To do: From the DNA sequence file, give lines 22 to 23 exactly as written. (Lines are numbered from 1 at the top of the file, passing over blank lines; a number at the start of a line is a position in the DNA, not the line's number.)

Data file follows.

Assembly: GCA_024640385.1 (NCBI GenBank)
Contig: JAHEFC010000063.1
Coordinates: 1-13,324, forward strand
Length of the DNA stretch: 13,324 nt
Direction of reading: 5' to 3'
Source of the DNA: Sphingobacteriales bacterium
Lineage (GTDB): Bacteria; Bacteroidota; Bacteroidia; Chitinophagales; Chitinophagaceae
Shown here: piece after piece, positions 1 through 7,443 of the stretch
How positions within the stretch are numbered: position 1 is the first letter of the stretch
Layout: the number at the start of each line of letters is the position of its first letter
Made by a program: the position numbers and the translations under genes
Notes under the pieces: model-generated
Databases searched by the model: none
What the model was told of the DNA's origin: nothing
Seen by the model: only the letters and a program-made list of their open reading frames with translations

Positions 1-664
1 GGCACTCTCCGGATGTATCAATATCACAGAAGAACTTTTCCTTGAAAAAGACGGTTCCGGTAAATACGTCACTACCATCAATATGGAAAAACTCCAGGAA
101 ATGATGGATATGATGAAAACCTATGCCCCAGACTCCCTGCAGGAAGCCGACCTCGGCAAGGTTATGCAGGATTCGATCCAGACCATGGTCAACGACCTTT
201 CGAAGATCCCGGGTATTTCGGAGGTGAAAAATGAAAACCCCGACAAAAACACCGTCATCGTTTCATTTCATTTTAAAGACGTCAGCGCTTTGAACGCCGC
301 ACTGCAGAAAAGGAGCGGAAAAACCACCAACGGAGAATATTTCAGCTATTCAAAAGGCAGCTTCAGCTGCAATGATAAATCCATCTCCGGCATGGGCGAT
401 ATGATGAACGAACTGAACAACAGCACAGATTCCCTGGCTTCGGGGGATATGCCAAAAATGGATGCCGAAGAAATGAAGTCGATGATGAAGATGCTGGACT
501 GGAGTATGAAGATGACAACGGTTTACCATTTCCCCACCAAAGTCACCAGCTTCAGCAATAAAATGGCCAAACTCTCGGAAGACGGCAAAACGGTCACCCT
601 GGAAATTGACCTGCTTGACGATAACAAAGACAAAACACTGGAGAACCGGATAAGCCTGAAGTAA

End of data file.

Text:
501 GGAGTATGAAGATGACAACGGTTTACCATTTCCCCACCAAAGTCACCAGCTTCAGCAATAAAATGGCCAAACTCTCGGAAGACGGCAAAACGGTCACCCT
601 GGAAATTGACCTGCTTGACGATAACAAAGACAAAACACTGGAGAACCGGATAAGCCTGAAGTAA